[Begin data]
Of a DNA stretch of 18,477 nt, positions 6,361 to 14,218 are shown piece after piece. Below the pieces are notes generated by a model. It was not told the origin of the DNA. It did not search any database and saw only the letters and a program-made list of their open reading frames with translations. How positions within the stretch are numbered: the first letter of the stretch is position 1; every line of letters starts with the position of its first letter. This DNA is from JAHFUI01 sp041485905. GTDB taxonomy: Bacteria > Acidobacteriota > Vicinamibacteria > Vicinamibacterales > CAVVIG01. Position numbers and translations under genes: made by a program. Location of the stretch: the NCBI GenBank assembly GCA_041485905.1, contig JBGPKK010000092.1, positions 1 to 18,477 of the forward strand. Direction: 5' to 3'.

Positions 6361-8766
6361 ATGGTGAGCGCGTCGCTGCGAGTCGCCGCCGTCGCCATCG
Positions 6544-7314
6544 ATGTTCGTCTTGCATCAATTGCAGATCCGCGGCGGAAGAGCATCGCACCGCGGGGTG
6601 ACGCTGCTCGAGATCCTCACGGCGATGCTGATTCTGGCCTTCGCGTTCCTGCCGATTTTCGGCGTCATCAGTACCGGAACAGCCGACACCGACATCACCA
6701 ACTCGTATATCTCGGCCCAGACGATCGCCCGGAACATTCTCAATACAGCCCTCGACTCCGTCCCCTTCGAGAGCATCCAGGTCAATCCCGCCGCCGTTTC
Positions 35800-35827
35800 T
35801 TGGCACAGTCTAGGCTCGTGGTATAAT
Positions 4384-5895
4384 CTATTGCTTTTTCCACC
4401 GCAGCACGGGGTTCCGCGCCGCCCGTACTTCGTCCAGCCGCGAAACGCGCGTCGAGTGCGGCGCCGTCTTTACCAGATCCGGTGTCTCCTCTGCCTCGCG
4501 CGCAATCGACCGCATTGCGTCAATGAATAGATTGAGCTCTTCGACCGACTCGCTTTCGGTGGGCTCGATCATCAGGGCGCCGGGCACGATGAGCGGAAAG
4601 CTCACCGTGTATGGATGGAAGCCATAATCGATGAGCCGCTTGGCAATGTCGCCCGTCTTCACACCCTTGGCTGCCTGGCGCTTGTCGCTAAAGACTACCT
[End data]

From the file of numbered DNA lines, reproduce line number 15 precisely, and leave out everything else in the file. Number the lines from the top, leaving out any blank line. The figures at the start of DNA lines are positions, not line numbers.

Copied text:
4601 CTCACCGTGTATGGATGGAAGCCATAATCGATGAGCCGCTTGGCAATGTCGCCCGTCTTCACACCCTTGGCTGCCTGGCGCTTGTCGCTAAAGACTACCT